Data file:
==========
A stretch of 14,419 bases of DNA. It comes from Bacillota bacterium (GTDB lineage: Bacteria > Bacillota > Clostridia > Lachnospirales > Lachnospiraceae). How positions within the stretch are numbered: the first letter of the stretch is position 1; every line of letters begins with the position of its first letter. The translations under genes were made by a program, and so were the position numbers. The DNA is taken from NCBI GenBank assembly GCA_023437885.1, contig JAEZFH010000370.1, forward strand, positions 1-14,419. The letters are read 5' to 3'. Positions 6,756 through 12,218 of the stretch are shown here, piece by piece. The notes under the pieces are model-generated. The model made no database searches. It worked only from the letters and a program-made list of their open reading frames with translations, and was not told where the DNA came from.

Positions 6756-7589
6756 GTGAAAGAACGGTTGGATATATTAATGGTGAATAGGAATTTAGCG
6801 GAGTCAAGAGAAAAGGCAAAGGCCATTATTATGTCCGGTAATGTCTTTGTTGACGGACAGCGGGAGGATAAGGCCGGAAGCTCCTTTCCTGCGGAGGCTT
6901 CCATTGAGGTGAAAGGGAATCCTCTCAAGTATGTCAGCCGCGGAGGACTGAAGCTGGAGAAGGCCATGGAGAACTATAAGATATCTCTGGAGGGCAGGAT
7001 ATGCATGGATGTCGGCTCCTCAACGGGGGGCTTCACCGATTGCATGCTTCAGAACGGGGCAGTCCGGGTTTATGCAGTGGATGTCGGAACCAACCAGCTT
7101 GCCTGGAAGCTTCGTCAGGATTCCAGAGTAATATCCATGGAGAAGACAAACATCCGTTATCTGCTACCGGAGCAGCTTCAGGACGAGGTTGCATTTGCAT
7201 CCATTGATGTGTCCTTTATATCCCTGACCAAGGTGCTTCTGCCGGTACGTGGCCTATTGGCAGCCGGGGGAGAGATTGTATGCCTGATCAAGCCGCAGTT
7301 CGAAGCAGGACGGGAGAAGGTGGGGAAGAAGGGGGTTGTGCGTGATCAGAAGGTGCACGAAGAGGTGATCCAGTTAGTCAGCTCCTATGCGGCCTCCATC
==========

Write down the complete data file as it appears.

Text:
A stretch of 14,419 bases of DNA. It comes from Bacillota bacterium (GTDB lineage: Bacteria > Bacillota > Clostridia > Lachnospirales > Lachnospiraceae). How positions within the stretch are numbered: the first letter of the stretch is position 1; every line of letters begins with the position of its first letter. The translations under genes were made by a program, and so were the position numbers. The DNA is taken from NCBI GenBank assembly GCA_023437885.1, contig JAEZFH010000370.1, forward strand, positions 1-14,419. The letters are read 5' to 3'. Positions 6,756 through 12,218 of the stretch are shown here, piece by piece. The notes under the pieces are model-generated. The model made no database searches. It worked only from the letters and a program-made list of their open reading frames with translations, and was not told where the DNA came from.

Positions 6756-7589
6756 GTGAAAGAACGGTTGGATATATTAATGGTGAATAGGAATTTAGCG
6801 GAGTCAAGAGAAAAGGCAAAGGCCATTATTATGTCCGGTAATGTCTTTGTTGACGGACAGCGGGAGGATAAGGCCGGAAGCTCCTTTCCTGCGGAGGCTT
6901 CCATTGAGGTGAAAGGGAATCCTCTCAAGTATGTCAGCCGCGGAGGACTGAAGCTGGAGAAGGCCATGGAGAACTATAAGATATCTCTGGAGGGCAGGAT
7001 ATGCATGGATGTCGGCTCCTCAACGGGGGGCTTCACCGATTGCATGCTTCAGAACGGGGCAGTCCGGGTTTATGCAGTGGATGTCGGAACCAACCAGCTT
7101 GCCTGGAAGCTTCGTCAGGATTCCAGAGTAATATCCATGGAGAAGACAAACATCCGTTATCTGCTACCGGAGCAGCTTCAGGACGAGGTTGCATTTGCAT
7201 CCATTGATGTGTCCTTTATATCCCTGACCAAGGTGCTTCTGCCGGTACGTGGCCTATTGGCAGCCGGGGGAGAGATTGTATGCCTGATCAAGCCGCAGTT
7301 CGAAGCAGGACGGGAGAAGGTGGGGAAGAAGGGGGTTGTGCGTGATCAGAAGGTGCACGAAGAGGTGATCCAGTTAGTCAGCTCCTATGCGGCCTCCATC